Despite the anticipated increase in demand for some health services, such as mental health, following a pandemic, including COVID-19, the review identified no concomitant expansion in health services to address mental health issues or gender-based violence in some countries.24

Impact of COVID-19 on health services utilisation

The included studies reported a range of impacts associated with the emergence of the COVID-19 pandemic in one or more African countries (table 3, online supplemental file 4).

Reduced patient flow or limited access to health services

Over half of the studies16 24 25 28–30 34–37 44 showed significant reductions in inpatient hospital admissions and access to essential and general health services. The COVID-19-related lockdown restrictions has impacted all healthcare services,24 including HIV care, treatment for malaria and tuberculosis, and maternal and child health services.25 35 A study from Ethiopia reported a decline in service utilisation as high as 98% for family planning services and up to 50% for antenatal care attendance compared with pre-pandemic trends.16 In addition, three studies16 36 37 have observed substantial declines in diagnosis and management of tuberculosis services. As a study from Ethiopia revealed, part of the decline was attributed to the re-orientation of health services as some healthcare facilities have been re-purposed to serve for COVID-19 care services.36 Similarly, in Kenya, routine reproductive healthcare services were neglected due to priorities accorded to COVID-19-related services, especially in the public health centres.34 A female sex worker expressed her concern as: ‘For now, when you visit the public health facility, we cannot be given contraception; priority has been given to responding and attending to emergency cases. (Sex workers, 20 years, Jogoo Road)’ (p. 1436)34 In South Africa, there was a 36%–50% reduction in the rate of child healthcare visits35 44 and a 50% decline in hospitalisations for child health services.35 Other essential health services with a reduced patient flow included prevention of mother to child transmission of HIV,30 malaria diagnosis and treatment services,28 sexual and reproductive healthcare services for some segments of the population such as female sex workers,34 and patient admissions for oncologic services.25 Moreover, under-five vaccination rates in the region have declined significantly, by up to 50%–80%, in the post-pandemic period as compared with the year immediately before the pandemic.29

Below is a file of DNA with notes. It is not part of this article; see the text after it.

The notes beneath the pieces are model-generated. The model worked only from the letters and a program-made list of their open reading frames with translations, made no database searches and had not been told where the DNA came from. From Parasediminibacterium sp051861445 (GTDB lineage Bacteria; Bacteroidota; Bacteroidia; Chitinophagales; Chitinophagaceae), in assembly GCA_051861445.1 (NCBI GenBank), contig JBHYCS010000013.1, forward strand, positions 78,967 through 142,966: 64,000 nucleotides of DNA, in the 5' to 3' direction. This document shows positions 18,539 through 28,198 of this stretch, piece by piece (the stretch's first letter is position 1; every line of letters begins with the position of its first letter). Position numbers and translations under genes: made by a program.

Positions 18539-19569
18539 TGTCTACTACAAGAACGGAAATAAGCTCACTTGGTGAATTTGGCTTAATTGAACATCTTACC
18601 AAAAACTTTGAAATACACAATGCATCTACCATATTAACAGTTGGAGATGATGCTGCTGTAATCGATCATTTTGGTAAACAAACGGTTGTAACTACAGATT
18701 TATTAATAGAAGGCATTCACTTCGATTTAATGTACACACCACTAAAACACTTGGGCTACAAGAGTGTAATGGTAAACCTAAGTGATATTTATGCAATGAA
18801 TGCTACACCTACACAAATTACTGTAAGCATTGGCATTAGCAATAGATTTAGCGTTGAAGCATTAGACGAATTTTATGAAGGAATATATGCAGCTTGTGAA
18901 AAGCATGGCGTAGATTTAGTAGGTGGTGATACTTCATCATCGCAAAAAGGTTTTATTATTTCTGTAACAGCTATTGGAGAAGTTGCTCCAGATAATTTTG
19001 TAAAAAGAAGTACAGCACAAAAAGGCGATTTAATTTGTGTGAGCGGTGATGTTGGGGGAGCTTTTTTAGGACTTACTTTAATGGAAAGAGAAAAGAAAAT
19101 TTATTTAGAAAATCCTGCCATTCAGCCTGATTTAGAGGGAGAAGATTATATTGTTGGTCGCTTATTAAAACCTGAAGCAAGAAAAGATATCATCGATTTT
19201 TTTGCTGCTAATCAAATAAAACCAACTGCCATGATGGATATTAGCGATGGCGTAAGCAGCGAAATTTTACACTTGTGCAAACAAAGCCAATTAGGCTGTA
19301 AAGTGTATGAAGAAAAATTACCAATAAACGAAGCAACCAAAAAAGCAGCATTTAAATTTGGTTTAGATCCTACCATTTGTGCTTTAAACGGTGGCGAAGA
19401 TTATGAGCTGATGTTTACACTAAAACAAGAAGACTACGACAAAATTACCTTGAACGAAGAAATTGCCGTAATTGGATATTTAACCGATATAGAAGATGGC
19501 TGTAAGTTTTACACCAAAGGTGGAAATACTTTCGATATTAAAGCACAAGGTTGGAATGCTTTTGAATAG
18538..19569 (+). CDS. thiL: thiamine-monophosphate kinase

Missed appointments for chronic care services

Three studies reported that COVID-19 impacted certain health services in chronic care follow-up clinics as patients could not attend routine appointments for follow-up and refilling drugs.34 39 41 A study in Rwanda showed that over half of patients with HIV with scheduled appointments were not visiting antiretroviral treatment collection clinics during COVID-19 lockdown, with patients from outside Kigali and patients with advanced HIV status (WHO stages 3 and 4) were impacted more than their counterparts.39 Similarly, a Kenyan study showed that female sex workers could not attend their appointments due to the pandemic, as expressed by a female sex worker: ‘I have missed my appointments to the clinic at BHESP [Bar Hostess Empowerment and Support Program]. I was supposed to go and collect my ARVs, but now, how will I collect them with the lockdown? I cannot visit the public health facility because of stigma and discrimination. (Sex worker, 21 years, Jogoo Road)’ (p.1434).34